Child of Dandelions
by Shenaaz Nanji
Second Story Press, 2008
$9.95, 216 pp, Historical Note, ages 12+
Child of Dandelions takes place in Uganda in 1972 when Idi Amin declared that all Indians must leave the country within ninety days. At that time, many Indians were part of the middle class in Uganda, having established themselves after two waves of immigration from India in the sixteenth and nineteenth centuries. In this story, fifteen-year-old Sabine is caught up in political and personal drama as her uncle goes missing, her parents flee, and her friendship with her best friend is affected by the girls’ ancestries. Through the eyes of Sabine, we learn how African Ugandans resented the English and Indian people who largely controlled the country, and how they expelled the Indians, even those born in Uganda. Sabine ultimately escapes with her brother to Canada where she hopes to be reunited with her parents and to begin a new life. Shenaaz Nanji, herself born in East Africa, has captured this period of Ugandan history in an emotional story in which a young person begins to understand the realities of the real world outside the security of her family.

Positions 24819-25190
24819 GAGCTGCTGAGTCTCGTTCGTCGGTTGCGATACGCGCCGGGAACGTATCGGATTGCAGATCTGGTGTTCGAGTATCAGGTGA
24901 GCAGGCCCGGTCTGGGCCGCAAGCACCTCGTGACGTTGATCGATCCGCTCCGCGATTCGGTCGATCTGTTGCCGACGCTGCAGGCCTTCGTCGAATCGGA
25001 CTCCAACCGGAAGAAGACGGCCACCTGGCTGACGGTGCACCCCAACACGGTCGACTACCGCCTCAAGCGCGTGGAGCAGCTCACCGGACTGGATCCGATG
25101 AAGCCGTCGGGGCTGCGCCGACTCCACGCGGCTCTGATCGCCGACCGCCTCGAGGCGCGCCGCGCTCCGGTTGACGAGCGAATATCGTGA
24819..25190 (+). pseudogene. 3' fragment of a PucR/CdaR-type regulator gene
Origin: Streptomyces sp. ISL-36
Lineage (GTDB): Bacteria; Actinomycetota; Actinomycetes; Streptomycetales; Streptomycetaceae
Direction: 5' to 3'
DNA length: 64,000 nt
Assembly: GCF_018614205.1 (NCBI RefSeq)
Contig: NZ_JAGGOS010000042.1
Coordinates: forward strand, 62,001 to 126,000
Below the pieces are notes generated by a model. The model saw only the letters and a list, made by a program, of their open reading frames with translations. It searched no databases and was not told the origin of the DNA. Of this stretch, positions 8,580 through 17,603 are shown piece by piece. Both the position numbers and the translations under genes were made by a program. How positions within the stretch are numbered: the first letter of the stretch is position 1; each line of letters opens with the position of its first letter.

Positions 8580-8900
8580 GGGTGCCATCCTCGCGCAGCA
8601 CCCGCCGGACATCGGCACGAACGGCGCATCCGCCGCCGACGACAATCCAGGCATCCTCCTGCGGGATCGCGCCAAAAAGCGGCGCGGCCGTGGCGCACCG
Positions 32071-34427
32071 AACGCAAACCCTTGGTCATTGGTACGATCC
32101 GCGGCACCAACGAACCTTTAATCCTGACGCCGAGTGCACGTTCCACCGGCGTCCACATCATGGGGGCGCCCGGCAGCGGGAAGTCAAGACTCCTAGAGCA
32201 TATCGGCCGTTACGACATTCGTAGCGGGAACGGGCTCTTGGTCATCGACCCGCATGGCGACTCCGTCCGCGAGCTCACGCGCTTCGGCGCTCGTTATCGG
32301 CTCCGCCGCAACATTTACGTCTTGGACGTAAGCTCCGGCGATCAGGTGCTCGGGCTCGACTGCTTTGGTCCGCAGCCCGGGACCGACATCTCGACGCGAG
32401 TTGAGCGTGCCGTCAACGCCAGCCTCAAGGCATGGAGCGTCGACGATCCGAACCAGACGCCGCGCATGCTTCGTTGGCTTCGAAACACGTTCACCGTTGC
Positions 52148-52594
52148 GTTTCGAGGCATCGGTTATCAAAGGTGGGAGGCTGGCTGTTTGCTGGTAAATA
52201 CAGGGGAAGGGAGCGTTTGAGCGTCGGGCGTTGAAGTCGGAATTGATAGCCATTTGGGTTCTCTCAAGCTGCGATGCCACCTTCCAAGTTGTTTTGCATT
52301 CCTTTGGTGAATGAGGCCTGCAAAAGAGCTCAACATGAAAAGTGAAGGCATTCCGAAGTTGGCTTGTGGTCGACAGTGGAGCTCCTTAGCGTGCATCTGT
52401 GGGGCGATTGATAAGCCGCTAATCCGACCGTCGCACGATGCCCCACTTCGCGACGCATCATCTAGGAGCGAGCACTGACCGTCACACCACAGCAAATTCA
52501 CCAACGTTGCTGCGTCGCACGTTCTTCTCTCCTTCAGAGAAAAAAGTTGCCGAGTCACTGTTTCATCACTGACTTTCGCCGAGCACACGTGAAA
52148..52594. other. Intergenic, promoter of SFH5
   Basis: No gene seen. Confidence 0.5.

This review is from Canadian Teacher Magazine’s January 2009 issue.